“The Priory of the Orange Tree” by Samantha Shannon is an epic fantasy novel about a world split between the East and the West. In the East, where dragons are revered and wise creatures of the sea, a young girl called Tané is training to be a dragonrider. On the eve before her studies and abilities are put to the test, she discovers something forbidden and is forced to choose between herself and the law. In the West, where dragons are firebreathing wyrms who bring disease and destruction, another young woman called Ead is rising through the ranks at court in the land of Inys. Charged with protecting the devout and imperious Queen Sabran, Ead keeps her identity and her skills a secret. However, as Ead grows closer to Sabran, and attacks by assassins increase in number and ferocity, the secrets become harder to keep. Meanwhile, there is one secret that cannot be ignored: the impending return of the Nameless One.

There were lots of things that were great about this book. Ead was an incredibly enjoyable character and I loved her storyline, her character growth, her history and her abilities. I think it was pretty obvious that Shannon did too, because Ead’s story does dominate the book. I really liked the diversity of relationships, and I absolutely adored Tané’s journey towards being a dragonrider. Shannon’s writing was strong, and her worldbuilding was a creative spin on traditional dragon myths around the world. I thought the religion in Inys built around virtues and a creation story that are interpreted elsewhere in other countries was an insightful look at how Christianity has evolved and changed.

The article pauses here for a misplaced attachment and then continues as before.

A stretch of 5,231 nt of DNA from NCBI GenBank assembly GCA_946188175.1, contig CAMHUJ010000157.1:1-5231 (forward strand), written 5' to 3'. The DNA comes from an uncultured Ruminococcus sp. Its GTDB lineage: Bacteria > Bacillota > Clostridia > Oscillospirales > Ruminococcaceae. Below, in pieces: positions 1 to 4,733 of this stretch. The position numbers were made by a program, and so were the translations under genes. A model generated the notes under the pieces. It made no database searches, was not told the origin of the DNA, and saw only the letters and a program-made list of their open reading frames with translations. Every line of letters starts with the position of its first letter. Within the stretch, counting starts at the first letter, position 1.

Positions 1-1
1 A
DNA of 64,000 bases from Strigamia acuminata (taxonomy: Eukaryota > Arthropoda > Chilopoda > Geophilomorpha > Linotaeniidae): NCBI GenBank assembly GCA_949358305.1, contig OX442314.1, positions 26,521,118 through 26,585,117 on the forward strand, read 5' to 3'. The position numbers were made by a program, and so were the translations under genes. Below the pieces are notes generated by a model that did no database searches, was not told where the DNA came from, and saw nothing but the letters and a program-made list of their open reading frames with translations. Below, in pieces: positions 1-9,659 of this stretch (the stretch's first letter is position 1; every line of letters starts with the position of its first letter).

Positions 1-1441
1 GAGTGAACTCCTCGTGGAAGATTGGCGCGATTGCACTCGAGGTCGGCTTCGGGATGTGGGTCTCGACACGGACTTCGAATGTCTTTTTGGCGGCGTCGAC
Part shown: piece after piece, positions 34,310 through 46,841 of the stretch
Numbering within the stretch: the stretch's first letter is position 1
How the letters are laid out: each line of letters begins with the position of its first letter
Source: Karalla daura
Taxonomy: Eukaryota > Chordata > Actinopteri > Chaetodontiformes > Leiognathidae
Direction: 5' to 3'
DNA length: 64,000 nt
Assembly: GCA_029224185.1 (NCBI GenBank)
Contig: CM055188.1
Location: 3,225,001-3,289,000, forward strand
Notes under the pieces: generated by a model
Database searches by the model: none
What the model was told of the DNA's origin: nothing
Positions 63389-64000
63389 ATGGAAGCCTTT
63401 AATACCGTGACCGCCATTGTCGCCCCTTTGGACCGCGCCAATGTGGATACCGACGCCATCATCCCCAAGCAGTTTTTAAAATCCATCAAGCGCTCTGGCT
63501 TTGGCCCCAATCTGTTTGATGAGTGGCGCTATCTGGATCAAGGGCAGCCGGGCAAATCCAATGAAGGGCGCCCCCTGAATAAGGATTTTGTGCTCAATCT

I hate to say it, because it’s a familiar gripe of mine with fantasy novels, but this book was too long. I reached the end of my patience with this book at about page 600 of its 800-odd pages. As much as I like Ead, she really did overshadow the rest of the story, and her adventures with Sabran and Inys felt much more filled-out than Tané’s journey. This may have reflected Shannon’s confidence with the subject-matter, as Tané’s part of the world was clearly modelled on countries in East Asia, whereas Ead’s story was inspired by Western European culture. In comparison, Tané’s plot felt like a very rushed deus ex machina, and across the board I felt like Shannon leaned heavily on determinism and the repeating of historical events rather than interesting moral dilemmas, ingenuity or an extremely well-thought-out plan.